Pittsburgh History and Landmarks Foundation

Pittsburgh History and Landmarks Foundation

Take a walk through downtown or  the North Shore and it seems everything, from Pirates caps to government buildings to Heinz Field, radiates black and gold. The colors are synonymous with Pittsburgh sports and culture.

Margaret J. Krauss / 90.5 WESA

Cobblestone, brick, asphalt: the commonwealth has an abundance of street-paving options. But there’s one we don’t talk about a lot: wooden blocks. Both Philadelphia and Pittsburgh are each home to one of the last wooden streets in the nation.

Katie Blackley / 90.5 WESA

Walking down Fourth Avenue in downtown Pittsburgh, it might feel like you’re being watched. And you are.

There are about a dozen pairs of eyes glaring down at the street. They’re made of gray and brown stone, some with intricate carved manes. Lions are a common sight on this stretch of downtown, and they have a very important job: to guard.

Katie Blackley / 90.5 WESA

Most Pittsburghers are familiar with the narrative of mid 20th century urban renewal in neighborhoods like East Liberty and the Hill District: displacement of longtime residents to make room for large publicly funded projects or revitalization efforts.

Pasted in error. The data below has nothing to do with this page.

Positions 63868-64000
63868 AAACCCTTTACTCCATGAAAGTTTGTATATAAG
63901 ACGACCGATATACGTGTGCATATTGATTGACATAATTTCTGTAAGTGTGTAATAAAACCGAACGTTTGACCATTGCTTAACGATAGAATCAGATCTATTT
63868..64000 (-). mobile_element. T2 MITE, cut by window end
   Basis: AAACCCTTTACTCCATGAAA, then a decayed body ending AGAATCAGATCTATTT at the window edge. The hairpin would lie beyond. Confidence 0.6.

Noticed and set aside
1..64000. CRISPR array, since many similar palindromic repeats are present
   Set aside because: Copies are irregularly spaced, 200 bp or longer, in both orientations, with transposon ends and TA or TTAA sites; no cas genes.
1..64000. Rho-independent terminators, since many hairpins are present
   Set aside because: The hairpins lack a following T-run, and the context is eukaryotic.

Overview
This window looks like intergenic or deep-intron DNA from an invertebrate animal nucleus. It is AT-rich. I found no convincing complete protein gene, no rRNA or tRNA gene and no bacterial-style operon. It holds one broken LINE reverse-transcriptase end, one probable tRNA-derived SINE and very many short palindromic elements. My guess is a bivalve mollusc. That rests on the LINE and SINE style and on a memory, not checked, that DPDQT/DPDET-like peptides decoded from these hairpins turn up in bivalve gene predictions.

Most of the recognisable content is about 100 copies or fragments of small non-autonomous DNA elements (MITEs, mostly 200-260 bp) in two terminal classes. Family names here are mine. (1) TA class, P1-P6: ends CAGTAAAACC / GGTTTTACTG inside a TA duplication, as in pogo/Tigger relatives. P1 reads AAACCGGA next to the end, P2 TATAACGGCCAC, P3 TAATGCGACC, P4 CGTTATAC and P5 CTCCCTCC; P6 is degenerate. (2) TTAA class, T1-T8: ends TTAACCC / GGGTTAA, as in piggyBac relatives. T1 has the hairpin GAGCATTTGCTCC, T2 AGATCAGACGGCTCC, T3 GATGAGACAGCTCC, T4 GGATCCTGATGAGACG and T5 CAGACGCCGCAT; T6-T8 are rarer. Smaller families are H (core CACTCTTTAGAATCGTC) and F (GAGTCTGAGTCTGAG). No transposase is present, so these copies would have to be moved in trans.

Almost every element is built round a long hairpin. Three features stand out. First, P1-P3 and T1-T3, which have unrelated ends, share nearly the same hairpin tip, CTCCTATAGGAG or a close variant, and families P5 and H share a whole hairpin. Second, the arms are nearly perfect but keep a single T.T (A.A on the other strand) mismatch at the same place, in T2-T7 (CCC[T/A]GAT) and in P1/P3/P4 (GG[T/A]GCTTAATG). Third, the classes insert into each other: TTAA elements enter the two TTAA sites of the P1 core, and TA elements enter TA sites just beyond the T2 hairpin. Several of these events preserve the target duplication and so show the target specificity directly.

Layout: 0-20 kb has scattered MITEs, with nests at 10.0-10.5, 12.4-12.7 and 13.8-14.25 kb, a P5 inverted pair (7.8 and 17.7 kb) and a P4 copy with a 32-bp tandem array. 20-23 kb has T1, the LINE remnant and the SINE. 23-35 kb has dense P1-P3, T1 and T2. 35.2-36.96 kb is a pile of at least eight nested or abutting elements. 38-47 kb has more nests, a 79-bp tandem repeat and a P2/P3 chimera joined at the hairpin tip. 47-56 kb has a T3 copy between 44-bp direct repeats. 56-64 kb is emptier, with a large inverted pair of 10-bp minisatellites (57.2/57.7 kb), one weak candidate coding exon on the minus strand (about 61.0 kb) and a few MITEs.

Restoration Begins On Historic Wilkinsburg Housing

Sep 28, 2015

Falconhurst Development broke ground on an $11.5 million multi-site restoration and new construction project in Wilkinsburg on Monday.

Scheduled to open in 2016, the development will include four long-vacant buildings erected at the turn of the century and a set of new townhouses in and around the Hamnett Place neighborhood, which is listed on the National Historic Registry. The development is led by Landmarks Development Corporation, a real estate arm of the Pittsburgh History and Landmarks Foundation.

AP Photo/Keith Srakocic

Infrastructure decisions affect the public every day — which sewer should be repaired first, which pothole should be filled next—but it’s rare to be asked to weigh in on those decisions. However, an online poll will help decide the future color of the "Three Sisters" bridges, as well as a question of regional identity.

Margaret J. Krauss / 90.5 WESA

A joke made its way around the Internet this winter that time-travel is possible in Pittsburgh — if you look into a pothole, where layers of cobblestone and brick snuggle under asphalt blankets. But on Roslyn Place in Shadyside, the past doesn’t hide.